Probing Physics Beyond the Standard Model by Measuring the Electron Electric Dipole Moment

ACME Members from the Gabrielse Group

Daniel Ang Cole Meisenhelder Siyuan Liu Bingjie Hao John Mitchell Dan Lascar Gerald Gabrielse
Daniel Ang Cole Meisenhelder Siyuan Liu Bingjie Hao John Mitchell Dan Lascar Gerald Gabrielse

ACME is a collaboration of Northwestern University, Harvard University, the University of Chicago, and Okayama University. It is supported by the NSF, the Moore Foundation, and the Sloan Foundation. The website for the entire collaboration is at


The electron certainly has a magnetic dipole moment; the Gabrielse group has measured the electron magnetic moment much more accurately than has any other research group - to an accuracy of 3 parts in 1013 [1].

Does the electron also have an electric dipole moment? No electron electric dipole moment (EDM) has been detected so far. The Standard Model of particle physics predicts that the electron EDM is so small that it probably will not be possible to ever detect it in the foreseeable future. However, various theories beyond the SM predict a value several orders of magnitude larger (Fig. 1). A non-zero EDM would be evidence of T-violation, which by the CPT theorem would imply CP-violation. Many theories predict larger amounts of CP-violation than currently known in order to explain the prevalence of matter over antimatter in the universe [2,3]. Thus, the electron EDM is a powerful probe of physics beyond the Standard Model.

Predicted electron electric dipole moments

Fig. 1. Predicted electron electric dipole moments (compiled by D. DeMille)

The ACME Experiment

ACME, short for "Advanced Cold Molecule Electric Dipole Moment Search", is a collaboration of the Gabrielse research group with the research groups of John Doyle (Harvard), David DeMille (Chicago), and Okayama University. ACME measures the electron EDM by performing a spin precession experiment in the H3Δ1 state of thorium monoxide (ThO, Fig. 2). A cryogenic beam of ThO molecules is created using ablation and buffer gas cooling. Optical pumping and STIRAP are used to efficiently transfer the molecules into the EDM-sensitive H-state and prepare them in a coherent superposition of M = ±1 states. The quantum state of the molecules undergoes precession in the presence of applied electric and magnetic fields. Finally, the accumulated phase is read out by projection into orthogonal bases using a readout laser with rapidly switched linear polarization. By performing the experiment multiple times with different relative directions of the applied fields, we are able to isolate the amount of precession accumulated due the electron EDM.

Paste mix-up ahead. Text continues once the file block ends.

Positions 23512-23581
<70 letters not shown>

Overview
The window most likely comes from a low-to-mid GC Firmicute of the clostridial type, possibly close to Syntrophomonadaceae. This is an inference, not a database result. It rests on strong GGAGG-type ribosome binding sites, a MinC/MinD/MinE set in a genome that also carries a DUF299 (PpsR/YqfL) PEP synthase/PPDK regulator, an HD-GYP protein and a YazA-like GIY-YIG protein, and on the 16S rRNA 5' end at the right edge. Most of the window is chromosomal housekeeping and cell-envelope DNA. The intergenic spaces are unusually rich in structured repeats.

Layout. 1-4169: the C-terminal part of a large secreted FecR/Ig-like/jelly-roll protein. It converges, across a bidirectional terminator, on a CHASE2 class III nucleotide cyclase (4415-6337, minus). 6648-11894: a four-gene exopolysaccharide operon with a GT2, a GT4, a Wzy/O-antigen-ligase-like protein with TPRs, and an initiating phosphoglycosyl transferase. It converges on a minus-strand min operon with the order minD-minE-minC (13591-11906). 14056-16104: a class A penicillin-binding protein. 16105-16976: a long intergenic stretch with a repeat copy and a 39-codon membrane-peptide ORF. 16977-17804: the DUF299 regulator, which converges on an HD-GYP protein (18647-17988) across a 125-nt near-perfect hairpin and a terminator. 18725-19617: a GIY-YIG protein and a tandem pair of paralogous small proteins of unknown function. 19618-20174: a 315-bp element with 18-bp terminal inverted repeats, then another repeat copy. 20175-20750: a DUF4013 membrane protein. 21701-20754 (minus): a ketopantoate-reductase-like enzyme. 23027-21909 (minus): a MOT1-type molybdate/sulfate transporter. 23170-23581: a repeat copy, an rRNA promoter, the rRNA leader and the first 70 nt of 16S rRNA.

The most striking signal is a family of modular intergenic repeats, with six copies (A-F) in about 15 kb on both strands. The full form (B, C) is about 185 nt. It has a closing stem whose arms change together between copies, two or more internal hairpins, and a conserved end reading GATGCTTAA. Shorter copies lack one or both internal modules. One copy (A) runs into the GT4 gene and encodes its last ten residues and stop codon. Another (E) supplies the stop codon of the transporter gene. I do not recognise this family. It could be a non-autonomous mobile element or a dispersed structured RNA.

Schematic of the planned ACME III apparatus

Fig. 2. Schematic of the planned ACME III apparatus

ACME Advantages

The H-state of the ThO molecule provides multiple advantages in performing an extremely precise measurement of the electron EDM:

ACME and Other EDM Measurements

In 2014, the ACME I experiment placed an upper limit on the electron EDM twelve times better than the previous measurement (|de| ≤ 8.7 x 10-29 e · cm) [9].

In 2018, the ACME II experiment improved on this limit by almost another order of magnitude: |de| ≤ 1.1 x 10-29 e · cm [10]. This was a probe of physics beyond the Standard Model at the 3-30 TeV level (comparable to energies being probed at the Large Hadron Collider), setting significant constraints on supersymmetric and other theories beyond the Standard Model [11].

EDM History graph

Fig. 3. Upper bounds on the electron EDM set by ACME, UC Berkeley [12], Imperial College [13], and JILA [14].

ACME III: New Ideas, New Apparatus, New Location

The new, five times longer ACME III apparatus, now being designed and built for installation at Northwestern University, will greatly increase the quantum precession time to reduce the measurement uncertainty (Table 1). A hexapole electrostatic lens [15] and more efficient molecular state detection will further reduce the uncertainty.

Improvement Signal gain EDM sensitivity gain
Increased precession time 5.0
Increased flux of usable molecules
Increased decay time 0.45 0.67
Electrostatic lens 9.6 3.1
SiPM detector upgrade 2.3 1.5
Improved collection optics 1.5 1.2
Timing jitter noise reduction 1 1.7
Total 14.9 31.8

Table 1. Projected gains in statistical sensitivity in the next generation apparatus relative to ACME II

Other upgrades aim to decrease susceptibility to known systematic errors, such as a new set of magnetic shields, coils, and field monitoring capabilities, new electric field plates, and performing STIRAP state preparation on a stronger transition. The new apparatus and measurements provide a path to an ACME III measurement of the electron EDM that has an order of magnitude greater sensitivity than did ACME II.


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[10] The ACME Collaboration: V. Andreev, D. G. Ang, D. DeMille, J. M. Doyle, G. Gabrielse, J. Haefner, N. R. Hutzler, Z. Lasner, C. Meisenhelder, B. R. O’Leary, C. D. Panda, A. D. West, E. P. West, X. Wu, Improved Limit on the Electric Dipole Moment of the Electron, Nature 562, 7727 (2018).
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[14] W. B. Cairncross, D. N. Gresh, M. Grau, K. C. Cossel, T. S. Roussy, Y. Ni, Y. Zhou, J. Ye, and E. A. Cornell, Precision Measurement of the Electron’s Electric Dipole Moment Using Trapped Molecular Ions, Phys. Rev. Lett. 119, 153001 (2017).
[15] X. Wu, Z. Han, J. Chow, D. G. Ang, C. Meisenhelder, C. D. Panda, E. P. West, G. Gabrielse, J. M. Doyle, and D. DeMille, The Metastable Q3Δ2 State of ThO: A New Resource for the ACME Electron EDM Search, New J. Phys. 22, 023013 (2020).

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